ACR Appropriateness Criteria® Intensive Care Unit Patients.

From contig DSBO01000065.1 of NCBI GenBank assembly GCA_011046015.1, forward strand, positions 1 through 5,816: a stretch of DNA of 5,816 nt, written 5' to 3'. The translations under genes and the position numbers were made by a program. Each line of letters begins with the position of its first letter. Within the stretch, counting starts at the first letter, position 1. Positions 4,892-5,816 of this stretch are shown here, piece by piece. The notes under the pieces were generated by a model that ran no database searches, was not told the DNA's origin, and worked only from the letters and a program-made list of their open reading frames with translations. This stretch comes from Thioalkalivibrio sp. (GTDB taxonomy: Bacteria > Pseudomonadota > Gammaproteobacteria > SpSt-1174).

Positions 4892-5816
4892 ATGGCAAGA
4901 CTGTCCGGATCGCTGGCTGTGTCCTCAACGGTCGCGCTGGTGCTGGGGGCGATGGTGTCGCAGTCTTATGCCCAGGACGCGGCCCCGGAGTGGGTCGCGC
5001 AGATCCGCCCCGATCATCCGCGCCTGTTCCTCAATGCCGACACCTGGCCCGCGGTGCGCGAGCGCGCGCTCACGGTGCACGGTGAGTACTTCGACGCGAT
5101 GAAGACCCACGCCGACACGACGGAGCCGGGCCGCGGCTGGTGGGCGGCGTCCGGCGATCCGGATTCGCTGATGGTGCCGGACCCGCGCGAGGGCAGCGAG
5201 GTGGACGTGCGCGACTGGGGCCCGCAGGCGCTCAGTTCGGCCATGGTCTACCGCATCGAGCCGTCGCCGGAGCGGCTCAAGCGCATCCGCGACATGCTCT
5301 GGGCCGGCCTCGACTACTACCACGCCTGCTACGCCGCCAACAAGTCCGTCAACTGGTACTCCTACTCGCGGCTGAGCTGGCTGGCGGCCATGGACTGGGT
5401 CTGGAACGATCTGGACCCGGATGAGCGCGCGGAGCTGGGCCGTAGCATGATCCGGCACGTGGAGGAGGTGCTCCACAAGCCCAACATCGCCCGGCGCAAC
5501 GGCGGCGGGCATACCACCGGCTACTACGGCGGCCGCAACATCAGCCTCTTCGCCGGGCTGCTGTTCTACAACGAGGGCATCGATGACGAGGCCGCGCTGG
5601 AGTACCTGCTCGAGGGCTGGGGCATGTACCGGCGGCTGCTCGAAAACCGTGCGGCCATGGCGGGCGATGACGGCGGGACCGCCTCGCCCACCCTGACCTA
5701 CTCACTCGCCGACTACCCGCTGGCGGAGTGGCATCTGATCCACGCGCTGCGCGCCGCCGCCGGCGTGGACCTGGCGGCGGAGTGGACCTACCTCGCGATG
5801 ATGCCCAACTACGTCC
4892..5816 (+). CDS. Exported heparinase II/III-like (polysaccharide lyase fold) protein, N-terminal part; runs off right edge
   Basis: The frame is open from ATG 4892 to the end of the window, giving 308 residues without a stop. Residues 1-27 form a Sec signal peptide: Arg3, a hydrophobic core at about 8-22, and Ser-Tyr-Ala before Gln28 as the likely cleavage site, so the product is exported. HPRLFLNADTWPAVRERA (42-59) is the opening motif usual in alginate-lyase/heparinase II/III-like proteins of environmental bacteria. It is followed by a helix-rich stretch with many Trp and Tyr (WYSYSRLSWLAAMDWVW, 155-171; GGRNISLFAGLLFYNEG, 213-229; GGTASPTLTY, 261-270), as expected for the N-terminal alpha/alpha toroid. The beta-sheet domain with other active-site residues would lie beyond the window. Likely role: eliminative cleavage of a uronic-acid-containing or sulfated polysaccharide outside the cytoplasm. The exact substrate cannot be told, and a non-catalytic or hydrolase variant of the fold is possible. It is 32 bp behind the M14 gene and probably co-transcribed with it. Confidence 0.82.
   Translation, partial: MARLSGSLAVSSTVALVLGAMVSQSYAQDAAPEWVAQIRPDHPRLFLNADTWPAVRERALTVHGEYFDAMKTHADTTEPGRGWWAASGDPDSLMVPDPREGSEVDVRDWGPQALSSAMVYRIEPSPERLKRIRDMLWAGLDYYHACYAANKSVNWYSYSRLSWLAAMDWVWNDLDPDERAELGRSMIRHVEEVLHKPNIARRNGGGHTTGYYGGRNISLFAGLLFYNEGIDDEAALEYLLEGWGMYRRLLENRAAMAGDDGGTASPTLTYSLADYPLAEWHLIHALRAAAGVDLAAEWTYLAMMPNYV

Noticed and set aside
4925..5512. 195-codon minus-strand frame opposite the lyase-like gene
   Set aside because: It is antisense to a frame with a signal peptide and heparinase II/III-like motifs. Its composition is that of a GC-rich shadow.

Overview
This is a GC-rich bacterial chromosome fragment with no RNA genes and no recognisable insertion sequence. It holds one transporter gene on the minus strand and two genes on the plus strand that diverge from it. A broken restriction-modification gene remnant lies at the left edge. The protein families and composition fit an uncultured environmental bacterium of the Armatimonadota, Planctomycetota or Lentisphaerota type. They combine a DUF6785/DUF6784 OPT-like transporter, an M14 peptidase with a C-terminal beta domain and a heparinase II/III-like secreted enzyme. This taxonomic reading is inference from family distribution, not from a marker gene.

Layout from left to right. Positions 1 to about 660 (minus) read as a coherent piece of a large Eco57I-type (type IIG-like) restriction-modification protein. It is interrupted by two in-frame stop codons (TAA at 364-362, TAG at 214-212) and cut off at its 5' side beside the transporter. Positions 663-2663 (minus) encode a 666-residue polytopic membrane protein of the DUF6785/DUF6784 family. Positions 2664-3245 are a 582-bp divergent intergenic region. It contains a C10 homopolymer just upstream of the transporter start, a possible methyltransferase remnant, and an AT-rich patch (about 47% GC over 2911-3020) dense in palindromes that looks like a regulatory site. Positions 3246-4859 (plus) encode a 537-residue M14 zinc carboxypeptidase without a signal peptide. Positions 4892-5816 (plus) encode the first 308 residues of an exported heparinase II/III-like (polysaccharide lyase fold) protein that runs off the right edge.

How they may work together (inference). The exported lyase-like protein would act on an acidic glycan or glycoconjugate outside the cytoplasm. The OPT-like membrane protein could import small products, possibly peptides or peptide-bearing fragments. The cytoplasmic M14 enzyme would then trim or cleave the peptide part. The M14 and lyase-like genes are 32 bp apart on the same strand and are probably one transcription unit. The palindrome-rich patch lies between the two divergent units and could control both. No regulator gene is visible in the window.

Chest radiography is the most frequent and primary imaging modality in the intensive care unit (ICU), given its portability, rapid image acquisition, and availability of immediate information on the bedside preview. Due to the severity of underlying disease and frequent need of placement of monitoring devices, ICU patients are very likely to develop complications related to underlying disease process and interventions. Portable chest radiography in the ICU is an essential tool to monitor the disease process and the complications from interventions; however, it is subject to overuse especially in stable patients. Restricting the use of chest radiographs in the ICU to only when indicated has not been shown to cause harm. The emerging role of bedside point-of-care lung ultrasound performed by the clinicians is noted in the recent literature. The bedside lung ultrasound appears promising but needs cautious evaluation in the future to determine its role in ICU patients. The American College of Radiology Appropriateness Criteria are evidence-based guidelines for specific clinical conditions that are reviewed annually by a multidisciplinary expert panel. The guideline development and revision include an extensive analysis of current medical literature from peer reviewed journals and the application of well-established methodologies (RAND/UCLA Appropriateness Method and Grading of Recommendations Assessment, Development, and Evaluation or GRADE) to rate the appropriateness of imaging and treatment procedures for specific clinical scenarios. In those instances where evidence is lacking or equivocal, expert opinion may supplement the available evidence to recommend imaging or treatment.
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